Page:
November Book Haul!!

So I got a good dozen books this month. I only preordered four books, and I had meant to only get those four… But that didn’t work out as planned. No surprise there. And so, here are the books I got in November! (Everything links to Goodreads.)

Cam Girl by Leah Raeder

The Anatomical Shape of a Heart by Jenn Bennett

These were two that I preordered. I don’t know how to properly summarize Cam Girl, but I’ll try. It’s about a girl named Vada Bergen who has the two things she loves most: her art, and her best friend Ellis. Until an accident leaves her scarred, emotionally and physically, and Ellis pulls away. Alone, when she’s approached about becoming a cam girl, she doesn’t say no. There’s one person in particular she talks to, who wants to her to be all his. And after a while Vada asks him- Can we met irl?

Firstly, The Anatomical Shape of a Heart is called Night Owls in the UK, and the cover design for that edition is so pretty. But it’s about Beatrix who knows how she is spending the summer before her senior year. Determined to gain an edge for a museum sponsored scholarship contest, she’s planning on sneaking into a hospital’s Willed Body program to follow Da Vinci’s footsteps and starting drawing real cadavers. And when she misses the last Metro home, she runs into Jack; charming, attractive, and possibly one of San Francisco’s most notorious graffiti artists. Through midnight bus rides and city rooftops, the two get to know each other. But they both have secrets.

You Don’t Have To Like Me: Essays on Growing Up, Speaking Out, and Finding Feminism by Alida Nugent

Annabel by Kathleen Winter

You Don’t Have to Like Me is basically what the subtitle/tagline thing says. It has thirteen essays, from how to deal with cat-callers, and declaring yourself a feminist at parties, and female friendships. One of them is titled Your Beauty is Magic: On Loving My Face, and I have to say I’m looking forward to that. For some reason I’m really into collections of essays and short stories, even though I haven’t actually read many.

Annabel has been on my Amazon wishlist for a long while, so I decided to just get it. It’s about a mixed gender child born into a remote, blue-collar seaside town in 1968. Only the parents Jacinta and Treadaway, and Thomasina the midwife know. And though Treadaway decides to raise the child as a boy named Wayne, the women quietly nurture his female side. And so while he grows up in the hyper masculine hunting world of his father’s, he has his shadow self, a girl he calls Annabel. When Wayne finally escapes his hometown and moves to a city, it provides the anonymity to explore his dual selves. His choice will challenge the integrity and allegiance of those he loves most.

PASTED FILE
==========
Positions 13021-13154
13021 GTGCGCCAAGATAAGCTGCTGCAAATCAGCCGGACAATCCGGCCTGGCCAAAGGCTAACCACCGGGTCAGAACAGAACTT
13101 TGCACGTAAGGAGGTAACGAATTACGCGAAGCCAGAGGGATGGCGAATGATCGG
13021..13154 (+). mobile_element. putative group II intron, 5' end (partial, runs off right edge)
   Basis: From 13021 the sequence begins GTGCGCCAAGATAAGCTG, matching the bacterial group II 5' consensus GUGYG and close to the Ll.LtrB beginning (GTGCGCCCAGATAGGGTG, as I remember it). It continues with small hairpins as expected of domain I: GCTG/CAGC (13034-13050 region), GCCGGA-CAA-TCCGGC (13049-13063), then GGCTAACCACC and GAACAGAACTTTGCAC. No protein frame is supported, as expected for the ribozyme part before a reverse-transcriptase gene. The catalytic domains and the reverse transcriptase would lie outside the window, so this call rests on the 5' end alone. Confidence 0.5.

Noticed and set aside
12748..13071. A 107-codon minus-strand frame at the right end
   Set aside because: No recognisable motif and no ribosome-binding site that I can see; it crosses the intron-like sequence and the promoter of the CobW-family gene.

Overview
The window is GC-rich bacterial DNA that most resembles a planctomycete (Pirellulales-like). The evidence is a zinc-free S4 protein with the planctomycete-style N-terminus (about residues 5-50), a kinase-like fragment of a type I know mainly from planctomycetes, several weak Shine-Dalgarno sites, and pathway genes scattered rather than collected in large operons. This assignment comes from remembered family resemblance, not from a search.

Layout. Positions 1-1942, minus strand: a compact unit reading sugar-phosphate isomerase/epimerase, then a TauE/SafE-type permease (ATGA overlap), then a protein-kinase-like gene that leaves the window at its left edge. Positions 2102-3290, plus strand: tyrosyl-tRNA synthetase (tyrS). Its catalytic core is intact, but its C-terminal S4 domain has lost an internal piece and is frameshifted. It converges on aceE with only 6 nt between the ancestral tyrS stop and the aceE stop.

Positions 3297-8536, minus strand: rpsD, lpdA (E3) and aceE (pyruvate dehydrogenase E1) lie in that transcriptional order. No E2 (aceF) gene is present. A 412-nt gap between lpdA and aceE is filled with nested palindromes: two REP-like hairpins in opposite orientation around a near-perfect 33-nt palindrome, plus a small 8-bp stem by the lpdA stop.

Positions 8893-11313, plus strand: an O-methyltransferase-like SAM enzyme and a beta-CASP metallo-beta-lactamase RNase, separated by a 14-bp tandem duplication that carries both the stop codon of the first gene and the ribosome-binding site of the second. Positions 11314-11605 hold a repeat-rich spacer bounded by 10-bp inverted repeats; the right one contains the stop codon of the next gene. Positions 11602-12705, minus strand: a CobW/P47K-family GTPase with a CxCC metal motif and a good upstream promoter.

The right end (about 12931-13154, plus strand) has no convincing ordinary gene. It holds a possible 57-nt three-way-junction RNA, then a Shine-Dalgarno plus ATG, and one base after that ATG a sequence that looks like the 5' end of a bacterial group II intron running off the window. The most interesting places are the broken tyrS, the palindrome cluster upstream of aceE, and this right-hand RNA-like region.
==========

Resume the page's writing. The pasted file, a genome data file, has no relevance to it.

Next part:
Notorious RBG: The Life and Times of Ruth Bader Ginsburg by Irin Carmon and Shana Knizhnik

I’ll be honest and say I don’t know much about Ruth Bader Ginsburg, and I don’t follow politics or Supreme Court anything in depth. But the cover caught my eye, and I read the summary, looked up a bit about her, and I thought it was awesome. Ginsburg fought for gender equality and equal rights before it was a real thing, and about fifty years into her career, she won the internet. This book (from Amazon)  …draws on intimate access to Ginsburg’s family members, close friends, colleagues, and clerks, as well an interview with the Justice herself. An original hybrid of reported narrative, annotated dissents, rare archival photos and documents, and illustrations, the book tells a never-before-told story of an unusual and transformative woman who transcends generational divides. As the country struggles with the unfinished business of gender equality and civil rights, Ginsburg stands as a testament to how far we can come with a little chutzpah.

Six of Crows by Leigh Bardugo

Warheart by Terry Goodkind